Westbourne Park Road, W11

Road in/near Westbourne Park, existing between the 1860s and now

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Road · Westbourne Park · W11 ·

Westbourne Park Road is a street in Notting Hill.

This part of the Ladbroke estate was the last to be developed. In 1847, a convent of the Poor Clares was established at the south-western end of what is now Westbourne Park Road, in its own large walled garden. At the time, the site was described by the journal Building News as a ‘dreary waste of mud and stunted trees’, apart from ‘a melancholy half-built church’ (All Saints in Talbot Road) and ‘a lonely public house’ (the Elgin). According to the paper, a number of ‘low Irish’ had settled nearby and there had been ‘a plentiful crop of Romish conversions there’.

For more than a decade, the convent and the pub remained alone. It was a period of financial crisis for developers, and it was not until the early 1860s that any other buildings were erected.

The first houses to be built on the southern side (apart from the convent) were Nos. 305-317 (odds), dating from around 1860, as the 1861 census records three occupied houses next to the Castle pub, and four of the seven are already shown on the 1863 Ordnance Survey map. The map shows no front gardens or front areas, and they were clearly built to have shopfronts on their ground floors. The builder was Paul Felthouse, who also built the Castle pub next door.

In 1863, a further terrace of residential houses was built on this side, between Kensington Park Road and the convent (175-207 odds Cornwall Road and then Nos. 319-351 odds Westbourne Park Road). This terrace and the convent were demolished in the 1970s to make room for the new Council estate on this side.

The northern side consists mainly of one long terrace of half-stucco houses with decorative coursing in the stucco. They all were all built with porches and have either flat or triangular architraves above their first floor windows. They stand three storeys high and have basements and front lightwells, with tiny front gardens.

Where there was a public house, the tendency was to start building next to the pub (which often served as a sort of office for the builders) and the first houses to be built on the northern side were the current Nos. 336-352 (evens), the present No. 354 being part of the pub. They appear on the 1863 Ordnance Survey map but not in the 1861 census, and a deed in Kensington Central Library (No. 26094) indicates that they been built around 1860-61. On completion they were let on 99-year leases for ground rents of 7-8 guineas. Between Nos. 316 and 318 there is an archway through to Elgin Mews.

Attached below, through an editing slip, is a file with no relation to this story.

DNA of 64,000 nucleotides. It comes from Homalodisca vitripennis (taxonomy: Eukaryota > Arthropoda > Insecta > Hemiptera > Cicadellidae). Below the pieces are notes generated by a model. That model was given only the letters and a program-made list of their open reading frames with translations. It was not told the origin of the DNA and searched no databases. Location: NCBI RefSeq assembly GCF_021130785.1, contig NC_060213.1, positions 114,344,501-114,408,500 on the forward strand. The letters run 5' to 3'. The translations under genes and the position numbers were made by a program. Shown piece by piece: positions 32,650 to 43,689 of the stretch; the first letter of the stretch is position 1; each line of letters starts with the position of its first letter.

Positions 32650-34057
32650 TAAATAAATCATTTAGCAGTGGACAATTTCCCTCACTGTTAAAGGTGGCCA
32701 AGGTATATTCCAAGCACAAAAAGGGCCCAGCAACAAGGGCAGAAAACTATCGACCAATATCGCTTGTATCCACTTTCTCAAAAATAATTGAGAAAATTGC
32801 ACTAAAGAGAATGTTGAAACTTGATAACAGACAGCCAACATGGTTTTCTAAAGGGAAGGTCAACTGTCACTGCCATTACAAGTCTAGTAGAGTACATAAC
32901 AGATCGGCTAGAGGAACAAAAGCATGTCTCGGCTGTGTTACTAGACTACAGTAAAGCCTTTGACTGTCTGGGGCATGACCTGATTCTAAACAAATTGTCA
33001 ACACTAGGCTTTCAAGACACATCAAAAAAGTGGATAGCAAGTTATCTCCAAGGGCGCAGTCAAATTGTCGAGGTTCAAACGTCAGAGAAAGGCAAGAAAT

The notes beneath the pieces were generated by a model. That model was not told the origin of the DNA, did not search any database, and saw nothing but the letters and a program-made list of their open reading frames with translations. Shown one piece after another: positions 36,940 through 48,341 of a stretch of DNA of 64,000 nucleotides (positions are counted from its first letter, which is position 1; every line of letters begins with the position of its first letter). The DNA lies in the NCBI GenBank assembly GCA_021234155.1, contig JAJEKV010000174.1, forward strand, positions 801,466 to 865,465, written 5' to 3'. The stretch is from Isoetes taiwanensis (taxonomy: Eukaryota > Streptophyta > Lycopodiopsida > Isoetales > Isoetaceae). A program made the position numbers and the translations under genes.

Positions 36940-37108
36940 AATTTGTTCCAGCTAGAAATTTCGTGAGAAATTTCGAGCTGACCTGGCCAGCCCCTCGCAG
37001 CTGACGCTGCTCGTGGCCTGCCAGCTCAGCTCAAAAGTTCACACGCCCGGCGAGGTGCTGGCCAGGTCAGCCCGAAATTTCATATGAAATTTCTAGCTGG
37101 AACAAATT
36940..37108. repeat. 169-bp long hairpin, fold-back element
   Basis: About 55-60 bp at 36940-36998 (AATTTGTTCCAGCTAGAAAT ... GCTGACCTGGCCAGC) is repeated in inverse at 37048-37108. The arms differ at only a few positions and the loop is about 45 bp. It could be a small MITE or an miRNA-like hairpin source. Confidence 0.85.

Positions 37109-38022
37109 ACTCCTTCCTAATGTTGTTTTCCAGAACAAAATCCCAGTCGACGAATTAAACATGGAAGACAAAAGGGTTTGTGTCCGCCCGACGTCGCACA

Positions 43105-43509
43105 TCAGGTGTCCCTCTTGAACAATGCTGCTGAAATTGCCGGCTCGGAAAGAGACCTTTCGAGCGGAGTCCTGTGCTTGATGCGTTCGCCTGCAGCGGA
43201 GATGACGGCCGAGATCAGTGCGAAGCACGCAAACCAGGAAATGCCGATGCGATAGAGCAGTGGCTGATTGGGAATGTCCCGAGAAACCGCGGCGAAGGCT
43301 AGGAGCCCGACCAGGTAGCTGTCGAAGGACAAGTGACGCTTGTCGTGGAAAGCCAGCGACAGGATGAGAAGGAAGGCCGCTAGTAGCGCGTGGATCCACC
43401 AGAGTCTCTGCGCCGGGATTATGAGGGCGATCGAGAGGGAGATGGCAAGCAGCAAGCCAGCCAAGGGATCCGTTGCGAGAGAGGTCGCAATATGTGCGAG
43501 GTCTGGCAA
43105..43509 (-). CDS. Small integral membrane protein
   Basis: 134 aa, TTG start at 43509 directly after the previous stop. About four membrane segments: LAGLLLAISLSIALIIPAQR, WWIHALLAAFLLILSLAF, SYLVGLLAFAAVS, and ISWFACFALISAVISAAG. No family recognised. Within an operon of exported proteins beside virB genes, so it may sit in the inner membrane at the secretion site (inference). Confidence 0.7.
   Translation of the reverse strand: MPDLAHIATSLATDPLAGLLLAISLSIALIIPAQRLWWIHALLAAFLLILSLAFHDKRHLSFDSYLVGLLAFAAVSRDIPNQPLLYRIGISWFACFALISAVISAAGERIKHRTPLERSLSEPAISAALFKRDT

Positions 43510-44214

This first part of the terrace forms a near symmetrical whole. The five houses nearest the pub (Nos. 344-352) and the last four houses (Nos. 316-322) stand slightly forward of the others, as “bookends”. They also have flat topped architraves above their first floor windows (although not all survive), whereas the intervening houses have triangular ones (although again most are missing). The rest of the terrace (Nos. 282-320) was probably built shortly afterwards. This was from the beginning a much less prosperous area than the streets further south. Already by 1871, most of the houses were accommodating two or three households and there were very few live-in servants.


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Westbourne Park

Westbourne Park was originally, with Westbourne Green, an area simply known as Westbourne.

Westbourne Green was, with Paddington Green, one of the area's earliest settlements. A growing residential area lay to the west of Westbourne Green.

For a short while known as Westbournia, when this part of London was developed, Westbourne Park became the name given to the area. This is reflected in a number of street names - notably Westbourne Park Road and in the Underground station. The first station operated from 1866 to 1871. In 1871 it was replaced by another station further east.

The good transport encouraged many to move into this area. To the north and east there were extensive railway yards. More recently there is also a Westbourne Park bus garage, built where there once were railway yards, just northeast of the underground station.

The name Westbourne (which means 'west of the river') was by the nineteenth century applied to the river itself (previously called the Bays Water amongst other names).
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